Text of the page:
C.Fn III-7 Manual AF Point Selection Pattern – Set to 1 (Continuous)

Some Final Thoughts
Getting comfortable with your camera’s custom settings can made a big difference in your bird photography. Don’t be afraid to experiment and try out new settings while in the field. Take notes in the field and keep track of what you change so that you can see what worked and what didn’t when you return home to review your shots. Learn as much as you can about your camera on the Internet. There are thousands of photographers across the globe using the same camera and lenses that you use. I think you’ll be surprised about just how easy it is to connect with others and learn from their experience.

Of course, you are always welcome to post a question comment or remark on any topic. If you’re “blog shy” just drop me an email via the “Contact Me” page here on this blog.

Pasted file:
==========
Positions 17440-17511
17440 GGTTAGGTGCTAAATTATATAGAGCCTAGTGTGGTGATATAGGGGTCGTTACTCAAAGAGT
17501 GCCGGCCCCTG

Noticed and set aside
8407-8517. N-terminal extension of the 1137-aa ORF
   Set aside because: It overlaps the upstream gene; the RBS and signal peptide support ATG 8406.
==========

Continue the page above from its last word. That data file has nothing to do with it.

10 thoughts on “Canon EOS 7D AutoFocus Modes Explained

  1. Hi!

    I am in need of help! I keep getting focused on one person in a group picture. How do I select all AF points rather then a particular area? I use a external flash as well and sometimes it happens sometimes it doesnt! I need your assistance!!!

    Jimmy Rogers

    • Jimmy,

      You camera’s AF system will pick the best spot to focus in a group shot. All you need to do is make sure your aperture provides enough depth of field to get everyone in the shot in perfect focus. I generally shoot group portraits at f/8 or f/11 to make sure my DOF is sufficient.


  2. Pingback: Focusing on Birds - Page 8